The Man Who Poured the World a Cup of Tea

Friday, 16 November 1888 - Glasgow, Scotland

Today I was on a merry chase, but I managed to track down one of Glasgow’s favorite sons. Thomas Lipton was on his way to the train station, but I managed to have a short conversation with him which I recorded. The University of Glasgow back in the 27th century will be pleased, I’m sure.

Sir Thomas Lipton
Ask anyone--especially an American--who Thomas Lipton was and they will tell you he was a sea captain who invented tea bags and instant tea. Wrong on all three accounts. His contribution to the culture of tea is far more important than that. Lipton made tea available to all.

Sir Thomas Lipton is a true rags to riches story. He was born in Glasgow in 1848 to Ulster Scots who had immigrated back to the land of their ancestors. Poor but hard working, they struggled to keep open the small grocery shop they owned. Thomas quit school when he was thirteen to help in the store, then decided to make his own way in the world.

When he was fourteen he became a cabin boy on a line between Belfast and Glasgow. He took his money from this job to buy a ticket to America. Once there he took on several jobs and eventually ended up in A.T. Stewart's huge dry goods store in Manhattan. Stewart focused on presentation and variety and knew the importance of advertising. After five years, Thomas returned to Glasgow to show his parents everything he had learned in America.

In 1871 he opened his own store that offered good products at reasonable prices. The store was always clean, well stocked and well lit. He also wasn’t afraid to use any advertising scheme he could come up with. From his mother he learned to wisdom of buying eggs and milk directly from the farmers, rather than through a middleman. He worked hard, putting in 18 hour days, sleeping under the counter.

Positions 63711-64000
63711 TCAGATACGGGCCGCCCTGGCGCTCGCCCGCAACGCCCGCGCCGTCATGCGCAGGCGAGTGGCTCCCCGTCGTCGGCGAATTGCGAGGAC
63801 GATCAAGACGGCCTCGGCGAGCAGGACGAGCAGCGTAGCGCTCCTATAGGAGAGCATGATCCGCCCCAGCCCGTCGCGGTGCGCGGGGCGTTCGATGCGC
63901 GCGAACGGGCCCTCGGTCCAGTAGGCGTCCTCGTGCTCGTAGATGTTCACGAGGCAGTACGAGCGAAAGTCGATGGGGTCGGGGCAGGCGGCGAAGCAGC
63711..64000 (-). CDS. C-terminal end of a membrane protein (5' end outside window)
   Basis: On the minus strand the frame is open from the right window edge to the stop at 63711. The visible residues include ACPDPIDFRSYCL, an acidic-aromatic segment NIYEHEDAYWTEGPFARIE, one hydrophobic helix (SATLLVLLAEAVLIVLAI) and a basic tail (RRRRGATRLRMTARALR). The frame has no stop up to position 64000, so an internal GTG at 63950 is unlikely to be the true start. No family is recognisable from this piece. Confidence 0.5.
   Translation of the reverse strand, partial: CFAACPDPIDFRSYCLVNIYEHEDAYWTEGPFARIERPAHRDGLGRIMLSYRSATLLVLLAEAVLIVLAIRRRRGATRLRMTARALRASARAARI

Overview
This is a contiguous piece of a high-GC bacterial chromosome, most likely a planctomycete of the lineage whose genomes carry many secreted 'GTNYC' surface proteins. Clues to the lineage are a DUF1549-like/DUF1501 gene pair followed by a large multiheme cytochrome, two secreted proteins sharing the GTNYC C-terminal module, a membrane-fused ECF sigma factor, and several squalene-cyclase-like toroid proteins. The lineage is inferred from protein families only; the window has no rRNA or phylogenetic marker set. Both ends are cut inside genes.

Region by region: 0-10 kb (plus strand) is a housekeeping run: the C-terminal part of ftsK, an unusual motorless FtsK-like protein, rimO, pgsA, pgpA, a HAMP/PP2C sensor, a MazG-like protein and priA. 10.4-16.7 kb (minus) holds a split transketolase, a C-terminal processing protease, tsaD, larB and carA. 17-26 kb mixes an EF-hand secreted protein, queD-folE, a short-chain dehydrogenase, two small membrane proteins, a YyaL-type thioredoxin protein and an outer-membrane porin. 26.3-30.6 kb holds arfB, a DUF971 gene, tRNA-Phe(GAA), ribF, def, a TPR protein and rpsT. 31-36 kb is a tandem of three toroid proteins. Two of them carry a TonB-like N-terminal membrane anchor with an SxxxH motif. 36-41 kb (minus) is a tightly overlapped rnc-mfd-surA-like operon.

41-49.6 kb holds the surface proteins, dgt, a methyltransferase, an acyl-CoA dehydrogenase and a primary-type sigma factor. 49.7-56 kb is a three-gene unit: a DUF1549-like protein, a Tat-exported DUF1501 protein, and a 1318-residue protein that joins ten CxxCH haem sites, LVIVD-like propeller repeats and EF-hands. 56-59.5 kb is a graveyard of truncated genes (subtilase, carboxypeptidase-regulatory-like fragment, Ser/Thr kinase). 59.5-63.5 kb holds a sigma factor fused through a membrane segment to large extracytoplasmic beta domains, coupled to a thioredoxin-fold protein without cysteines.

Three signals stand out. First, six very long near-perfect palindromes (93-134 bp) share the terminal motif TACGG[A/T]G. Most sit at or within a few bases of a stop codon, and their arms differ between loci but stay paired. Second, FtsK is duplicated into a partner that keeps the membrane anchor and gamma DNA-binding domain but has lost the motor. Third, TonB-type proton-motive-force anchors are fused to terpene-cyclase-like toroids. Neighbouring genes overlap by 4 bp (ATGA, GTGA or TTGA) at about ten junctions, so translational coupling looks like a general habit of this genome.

Soon Thomas had several stores in Glasgow. He branched out to the rest of Scotland and then the British Isles. I believe he currently has 300 stores! He is a very rich man. He will soon be even richer.

Thomas doesn’t just buy from local farmers. He bought a meat packing plant in Omaha, Nebraska in America, as well as several farms. This year he has decided to branch out into what he will be remembered for the most--tea.

Tea, once the luxury of the rich, is now drunk by the middle-class. But Thomas has not forgotten his working class roots and also sees an untapped market. By buying his own tea plantations in Ceylon, he can provide decent tea at ridiculously low prices. Thanks to him everyone will be able to afford to drink tea every day.

But he won’t stop there. He will also open a packaging plant in New Jersey to sell directly to the Americans, making tea popular again. (The barbarians had thrown the last batch in Boston Harbor back in 1773.) Lipton is will no longer just supply tea to his own stores; he will supply it to the world.

Perhaps Thomas Lipton’s greatest failure became his greatest advertising campaign. He had been in love with ships since boyhood and loved sailing. For thirty years he tried to win the America’s Cup in his yacht “Shamrock” and every time he failed. But he had fun and was such a good sport, America fell in love with him. They will present him with a specially designed cup for "the best of all losers". He will also be inducted into the America’s Cup Hall of fame in 1993. For decades “Captain Lipton” was featured on the Lipton tea packages in America.

Nurse on deck of Lipton's yacht
(This is no pleasure cruise.)
In World War I his yachts will be used to transport medical staff and supplies to Serbia to fight a typhus epidemic that killed thousands of civilians. Despite the danger, Thomas will go himself to lend aid. By now, Thomas was a celebrity, and he used that to bring Serbia’s plight to the attention of the world. Serbia loved him because he didn’t expect to be given red carpet treatment, which they were in no position to give. Modest lodgings and peasant food was good enough for him. This was just one of many charitable works he performed throughout his life. In 1897 he contributed £25,000 to provide dinners to the poor during Queen Victoria’s Diamond Jubilee. He will be knighted in 1898 for his charitable works.

Next year Thomas will move his office to London, after his parents pass away. But he will never forget Glasgow that gave him his start. He will leave much of his fortune to her. when he dies at the ripe old age of 83 in 1931. He will be buried in Glasgow per his request.

Sir Thomas Lipton cheerfully losing yet
another America's Cup race
So let’s all raise a cup to the man who brought tea to the deprived working class and to foolish Americans who didn’t know what they were missing--to Sir Thomas Lipton!

Sir Thomas in a Lipton Tea commercial
(All right, Sir Thomas was never in a telly commercial, but he certainly would have if he could have.)

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